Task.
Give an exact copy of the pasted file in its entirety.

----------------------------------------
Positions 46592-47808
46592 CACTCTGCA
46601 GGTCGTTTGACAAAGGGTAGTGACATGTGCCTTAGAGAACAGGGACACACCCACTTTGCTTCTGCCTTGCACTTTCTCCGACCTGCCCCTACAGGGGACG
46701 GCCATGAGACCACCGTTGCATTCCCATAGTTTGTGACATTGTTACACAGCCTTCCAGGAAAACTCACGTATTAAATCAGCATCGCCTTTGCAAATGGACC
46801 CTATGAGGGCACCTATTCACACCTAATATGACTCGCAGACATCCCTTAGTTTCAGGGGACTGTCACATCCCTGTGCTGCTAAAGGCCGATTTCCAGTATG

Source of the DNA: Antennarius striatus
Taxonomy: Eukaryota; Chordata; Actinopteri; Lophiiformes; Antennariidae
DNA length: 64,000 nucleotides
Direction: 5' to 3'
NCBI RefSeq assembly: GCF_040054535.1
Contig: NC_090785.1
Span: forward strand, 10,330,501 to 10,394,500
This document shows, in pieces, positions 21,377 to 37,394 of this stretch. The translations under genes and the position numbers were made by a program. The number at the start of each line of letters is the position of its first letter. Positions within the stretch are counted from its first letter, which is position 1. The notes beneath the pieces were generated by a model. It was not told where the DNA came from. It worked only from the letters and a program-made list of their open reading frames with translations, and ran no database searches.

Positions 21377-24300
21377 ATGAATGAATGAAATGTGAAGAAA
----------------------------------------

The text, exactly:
Positions 46592-47808
46592 CACTCTGCA
46601 GGTCGTTTGACAAAGGGTAGTGACATGTGCCTTAGAGAACAGGGACACACCCACTTTGCTTCTGCCTTGCACTTTCTCCGACCTGCCCCTACAGGGGACG
46701 GCCATGAGACCACCGTTGCATTCCCATAGTTTGTGACATTGTTACACAGCCTTCCAGGAAAACTCACGTATTAAATCAGCATCGCCTTTGCAAATGGACC
46801 CTATGAGGGCACCTATTCACACCTAATATGACTCGCAGACATCCCTTAGTTTCAGGGGACTGTCACATCCCTGTGCTGCTAAAGGCCGATTTCCAGTATG

Source of the DNA: Antennarius striatus
Taxonomy: Eukaryota; Chordata; Actinopteri; Lophiiformes; Antennariidae
DNA length: 64,000 nucleotides
Direction: 5' to 3'
NCBI RefSeq assembly: GCF_040054535.1
Contig: NC_090785.1
Span: forward strand, 10,330,501 to 10,394,500
This document shows, in pieces, positions 21,377 to 37,394 of this stretch. The translations under genes and the position numbers were made by a program. The number at the start of each line of letters is the position of its first letter. Positions within the stretch are counted from its first letter, which is position 1. The notes beneath the pieces were generated by a model. It was not told where the DNA came from. It worked only from the letters and a program-made list of their open reading frames with translations, and ran no database searches.

Positions 21377-24300
21377 ATGAATGAATGAAATGTGAAGAAA